Alive and Kicking
Ergonomics is still in demand for preventive-minded professionals.
- By Jerry Laws
- Mar 01, 2005
ERGONOMICS isn't dead. Reports of its death at the hands of Congress and the
president four years ago were exaggerated--by me and many other observers. My
source for renewed optimism about its present and future is Shannon Powell, an
Accredited Office Ergonomics Evaluator and president of Active Ergonomics in
Powell has tilled this ground only since 1998 but has figured out the right
way to market her company's services, in my opinion. "It seemed like everyone
was interested in doing something for the person that was hurt. Insurance
companies were all over it, and the employers were all over it. But no one was
really talking about, why not do something ahead of time and preventatively?"
Powell told me. "What I started doing was, every time I would sell equipment, I
would offer education."
A one-hour class for employees and an on-site assessment of each worker's
setup are part of the company's approach. It's a partnership: The employers who
pay Active Ergonomics to do this tell their workers, If you're feeling any
discomfort, here's a resource who can help you cure it.Active Ergonomics offers to help
figure out how to retrofit their existing workspaces, and its assessments yield
a bounty of information about health conditions the employees have (undiagnosed
scoliosis? obesity?) and how they are working.
Her challenge is identifying champions inside the companies, even those
without much money to spend. "I say to them, 'Why not be preventive? You could
be being preventive right now, buying the things you're buying and doing the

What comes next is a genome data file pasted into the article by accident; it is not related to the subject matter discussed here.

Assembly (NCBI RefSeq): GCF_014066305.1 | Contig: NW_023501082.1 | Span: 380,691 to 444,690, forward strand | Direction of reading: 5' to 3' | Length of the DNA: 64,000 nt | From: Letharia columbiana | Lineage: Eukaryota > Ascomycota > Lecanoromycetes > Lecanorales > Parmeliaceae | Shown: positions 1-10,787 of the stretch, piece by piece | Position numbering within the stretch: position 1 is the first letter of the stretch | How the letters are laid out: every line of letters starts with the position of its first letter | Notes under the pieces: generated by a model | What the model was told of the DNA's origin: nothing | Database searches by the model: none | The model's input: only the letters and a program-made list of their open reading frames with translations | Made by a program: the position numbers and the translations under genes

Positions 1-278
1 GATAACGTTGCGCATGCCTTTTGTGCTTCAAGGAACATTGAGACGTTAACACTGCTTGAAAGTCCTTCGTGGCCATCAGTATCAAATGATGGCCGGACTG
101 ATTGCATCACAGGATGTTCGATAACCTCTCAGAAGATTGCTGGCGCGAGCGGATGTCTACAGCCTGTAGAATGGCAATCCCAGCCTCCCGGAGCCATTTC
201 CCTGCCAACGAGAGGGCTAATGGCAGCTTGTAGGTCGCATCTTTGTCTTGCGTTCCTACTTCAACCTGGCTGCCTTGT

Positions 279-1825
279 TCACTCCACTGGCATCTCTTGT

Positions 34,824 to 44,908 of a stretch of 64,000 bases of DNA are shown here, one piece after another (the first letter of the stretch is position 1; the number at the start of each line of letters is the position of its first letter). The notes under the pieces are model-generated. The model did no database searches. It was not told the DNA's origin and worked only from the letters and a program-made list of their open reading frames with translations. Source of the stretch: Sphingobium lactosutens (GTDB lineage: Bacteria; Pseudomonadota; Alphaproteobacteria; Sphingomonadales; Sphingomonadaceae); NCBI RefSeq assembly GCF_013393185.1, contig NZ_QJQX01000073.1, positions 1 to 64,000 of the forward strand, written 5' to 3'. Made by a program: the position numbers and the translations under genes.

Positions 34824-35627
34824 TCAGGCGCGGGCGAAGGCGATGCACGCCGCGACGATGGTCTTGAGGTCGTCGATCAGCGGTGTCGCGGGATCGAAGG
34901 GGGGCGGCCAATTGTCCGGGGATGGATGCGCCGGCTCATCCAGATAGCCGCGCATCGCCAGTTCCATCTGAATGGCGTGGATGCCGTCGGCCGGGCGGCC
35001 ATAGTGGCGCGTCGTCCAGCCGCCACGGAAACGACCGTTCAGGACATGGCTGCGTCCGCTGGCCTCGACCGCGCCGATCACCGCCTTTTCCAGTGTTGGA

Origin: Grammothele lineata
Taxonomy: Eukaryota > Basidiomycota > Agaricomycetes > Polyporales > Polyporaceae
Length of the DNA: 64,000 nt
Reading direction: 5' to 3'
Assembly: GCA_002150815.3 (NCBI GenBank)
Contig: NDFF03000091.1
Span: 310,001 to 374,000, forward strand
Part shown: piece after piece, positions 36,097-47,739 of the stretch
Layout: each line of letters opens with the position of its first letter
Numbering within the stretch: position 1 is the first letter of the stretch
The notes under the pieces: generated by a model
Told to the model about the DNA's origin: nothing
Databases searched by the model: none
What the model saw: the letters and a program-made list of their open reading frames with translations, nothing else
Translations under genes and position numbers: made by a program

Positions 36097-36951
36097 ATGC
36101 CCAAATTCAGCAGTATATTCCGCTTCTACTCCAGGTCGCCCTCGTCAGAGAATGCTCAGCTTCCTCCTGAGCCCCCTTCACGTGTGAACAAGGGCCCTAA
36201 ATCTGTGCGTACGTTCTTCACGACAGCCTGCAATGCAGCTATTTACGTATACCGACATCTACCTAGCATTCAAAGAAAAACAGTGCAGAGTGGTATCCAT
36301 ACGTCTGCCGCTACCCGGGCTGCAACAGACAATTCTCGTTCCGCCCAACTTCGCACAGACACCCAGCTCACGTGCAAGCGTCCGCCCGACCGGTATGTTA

things you're doing. And you're not doing anything because you're getting this
equipment from a furniture source. You could be saving hundreds of thousands of
dollars a year by not allowing your employees just to go out and get what they
think they need to handle a problem.' "
I regarded the OSHA ergonomics standard's demise as dismal news for
ergonomists and ergonomic products, but Powell set me straight. "I never once
worried when the ergonomic standard didn't go through. To be honest with you, I
had a sigh of relief," she said. "I pick out the things that I liked best about
the standard . . . Making smart purchases, understanding the behavior of the
employee, and being able to work together as a team within the organization.
These three things are what I go in and cheerlead for.
"Every time we see somebody, it's one more person who's not going to have an
injury," Powell added. "We think, we hope, it's the best investment. It's all
documented. The employer's not going to have to deal with a workman's comp
This editor's note appeared in the March 2005 issue of Occupational Health
This article originally appeared in the March 2005 issue of Occupational Health & Safety.
Jerry Laws is Editor of Occupational Health & Safety magazine, which is owned by 1105 Media Inc.